Epilepsy Talk

The Stigma of Epilepsy… | March 5, 2023

The stigma is ancient and it still remains today.

Laws in the United States and Great Britain that prohibited epileptic people to marry were just repealed in the late 1980s and early 1990s.

Until the late 1970s, legislations in the United States also prevented epileptic people from entering public buildings such as restaurants, shopping centers, and theaters. [US Department of Health]

Although these laws are no longer in effect, the underlying social divisions that they have created in the past thirty years are still present today.

In most states, having a seizure is technically illegal, and while prosecutions are rare, they do happen.

When prosecutions happen, many states only allow the insanity defense, which strongly implies that the government itself regards epilepsy as a form of mental illness, in addition to the prejudiced public.


In a study published in “Epilepsy and Behavior,” Canadian researchers analyzed nearly 11,000 seizure-related “tweets” and deemed 41 percent of the “tweets” as offensive.

The study authors pointed out that the messages on this social networking service could reinforce negative perceptions of the neurological disorder.

Pretty pathetic…

Yet, look at the tradition of epilepsy. It’s the history of stigma. Discrimination. Hostility.

You’re “damaged goods”.

Women have been sterilized, people have been burned at the stake, and many were placed in institutions for the criminally insane.

People with epilepsy have been viewed as degenerate, demonic, or intellectually diminished.

They’ve even be treated as if it’s their fault morally that they have seizures!

Today, the stigma for people with epilepsy is that you are strange, dangerous, weird, and someone to avoid.

Some think people living with epilepsy are contagious and that we all have a psychiatric disability.

For this reason, many people with epilepsy do not disclose it. (You might say, they’re in the closet.) They would rather that no one knows their “secret curse”.

One of the fears is that someone will see you having a seizure. The seizure is most often, frightening.

And the social consequences of epilepsy are often the cause of more suffering than the seizures themselves.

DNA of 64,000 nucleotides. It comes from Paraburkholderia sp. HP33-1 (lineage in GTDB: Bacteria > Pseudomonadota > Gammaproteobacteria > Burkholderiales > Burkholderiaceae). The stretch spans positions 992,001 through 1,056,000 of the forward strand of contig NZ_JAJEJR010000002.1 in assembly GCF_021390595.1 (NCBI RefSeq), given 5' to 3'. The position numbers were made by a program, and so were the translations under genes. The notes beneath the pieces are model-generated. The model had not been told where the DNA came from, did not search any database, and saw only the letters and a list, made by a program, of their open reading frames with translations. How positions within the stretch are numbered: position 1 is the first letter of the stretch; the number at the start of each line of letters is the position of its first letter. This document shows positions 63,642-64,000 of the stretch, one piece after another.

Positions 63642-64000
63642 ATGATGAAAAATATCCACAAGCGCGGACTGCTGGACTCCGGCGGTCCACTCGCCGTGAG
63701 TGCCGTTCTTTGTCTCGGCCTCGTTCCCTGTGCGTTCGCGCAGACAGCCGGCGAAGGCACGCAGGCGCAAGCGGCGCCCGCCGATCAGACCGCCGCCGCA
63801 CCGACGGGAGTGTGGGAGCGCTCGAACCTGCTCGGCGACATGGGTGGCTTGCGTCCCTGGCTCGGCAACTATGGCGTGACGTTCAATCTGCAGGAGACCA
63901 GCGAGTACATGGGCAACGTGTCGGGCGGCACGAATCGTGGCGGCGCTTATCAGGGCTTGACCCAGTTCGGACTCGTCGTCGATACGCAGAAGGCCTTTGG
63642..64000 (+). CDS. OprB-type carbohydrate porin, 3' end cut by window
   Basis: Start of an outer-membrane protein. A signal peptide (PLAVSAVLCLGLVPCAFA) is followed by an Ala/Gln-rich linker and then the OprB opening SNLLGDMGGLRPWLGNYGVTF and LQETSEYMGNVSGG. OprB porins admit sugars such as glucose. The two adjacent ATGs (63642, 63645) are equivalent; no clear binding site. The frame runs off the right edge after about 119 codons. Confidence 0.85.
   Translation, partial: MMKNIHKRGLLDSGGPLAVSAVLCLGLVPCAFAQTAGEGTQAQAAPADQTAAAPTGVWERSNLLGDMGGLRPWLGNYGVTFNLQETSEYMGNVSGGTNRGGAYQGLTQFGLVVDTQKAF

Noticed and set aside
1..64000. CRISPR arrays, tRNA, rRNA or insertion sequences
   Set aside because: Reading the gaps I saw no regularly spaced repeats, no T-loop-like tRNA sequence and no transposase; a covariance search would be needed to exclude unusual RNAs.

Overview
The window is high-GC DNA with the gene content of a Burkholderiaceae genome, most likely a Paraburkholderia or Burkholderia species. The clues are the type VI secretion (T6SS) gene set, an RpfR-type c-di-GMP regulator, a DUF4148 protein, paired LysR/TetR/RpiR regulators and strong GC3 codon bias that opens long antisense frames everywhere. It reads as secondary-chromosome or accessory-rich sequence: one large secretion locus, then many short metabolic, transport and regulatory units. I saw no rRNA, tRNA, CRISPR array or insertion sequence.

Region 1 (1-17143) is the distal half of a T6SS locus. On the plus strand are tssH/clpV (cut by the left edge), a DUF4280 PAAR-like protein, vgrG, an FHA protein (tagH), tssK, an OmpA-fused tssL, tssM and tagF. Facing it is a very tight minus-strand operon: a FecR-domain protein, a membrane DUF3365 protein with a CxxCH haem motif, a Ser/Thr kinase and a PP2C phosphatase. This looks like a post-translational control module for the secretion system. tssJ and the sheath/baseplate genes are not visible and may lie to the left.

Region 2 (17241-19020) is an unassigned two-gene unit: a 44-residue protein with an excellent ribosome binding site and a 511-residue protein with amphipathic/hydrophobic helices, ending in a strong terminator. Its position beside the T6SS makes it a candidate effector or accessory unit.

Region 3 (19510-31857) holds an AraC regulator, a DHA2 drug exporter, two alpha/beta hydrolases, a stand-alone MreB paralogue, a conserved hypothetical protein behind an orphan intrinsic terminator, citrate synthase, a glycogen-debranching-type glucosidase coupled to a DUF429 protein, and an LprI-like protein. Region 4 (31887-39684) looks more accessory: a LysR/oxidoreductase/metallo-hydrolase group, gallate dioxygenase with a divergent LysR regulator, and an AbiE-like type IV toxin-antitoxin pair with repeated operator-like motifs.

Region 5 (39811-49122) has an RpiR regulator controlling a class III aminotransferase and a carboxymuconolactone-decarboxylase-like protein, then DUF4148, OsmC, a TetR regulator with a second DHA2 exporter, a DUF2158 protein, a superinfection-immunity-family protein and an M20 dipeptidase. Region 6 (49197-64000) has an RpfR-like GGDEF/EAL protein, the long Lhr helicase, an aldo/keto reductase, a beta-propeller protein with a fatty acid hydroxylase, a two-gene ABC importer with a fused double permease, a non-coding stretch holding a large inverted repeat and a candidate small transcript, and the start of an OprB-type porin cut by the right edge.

Contemporary western culture has glorified the image of the controlled and independent adult.

The unpredictability of having a seizure, as well as the obvious loss of control during seizures, doesn’t exactly fit this image.

By “failing” to meet these standards, a person’s sense of self-worth is affected.

If you’re disabled, you may as well be toxic. Everyone wants to keep a distance.

And then comes the dreaded moment — a Grand Mal or Tonic-Clonic seizure strikes.

All hell breaks loose. People don’t know what to do. Or they don’t do anything, because they’re scared.

Indifferent. Or excited in some perverse way. “Hey, look at him” — like you’re some sort of side-show freak.

The damage is done. In all ways. Actually, the person who witnesses a seizure can make it worse for the person recovering from the seizure itself.  

“There is an ongoing, significant embarrassment level about it,” said Dr. Orrin Devinsky, director of the Epilepsy Center at New York University.

“The feeling, for a lot of people, is that it does carry a lot worse stigma than a cancer, or an H.I.V. even.

At some level, it’s society that needs to wake up and realize it’s just another neurologic disorder.”

“It’s better today,” he said about public perceptions of the disorder. “But even among well-educated people, people don’t like to talk about epilepsy.”

Patricia Gibson, MSSW, ACSW, Associate Professor, Wake Forest University School of Medicine, Winston-Salem, North Carolina, who has been the Director of the Epilepsy Information Service since 1979, looks at it like this:

“Stigma basically just reflects ignorance of the disorder. Stigma continues to be alive and well, I am sorry to report, and it is my opinion that as long as we have human beings, there will probably be stigma.

“I have to say that from my observations, stigma is much reduced in comparison to when I first started working in the field of epilepsy in 1976. I seldom hear stories that can begin to compare with those of years ago.

“However, recently I got a call from an upset mother whose son was not allowed to go to the school prom because ‘he might have a seizure there,’ and from the distraught mother of a 4-year-old who had been expelled from her church-sponsored daycare because ‘we are not equipped to handle epilepsy,’ even though the girl had yet to have a seizure in class!

“These are the kinds of situations we try and correct by providing information and training programs with educational materials.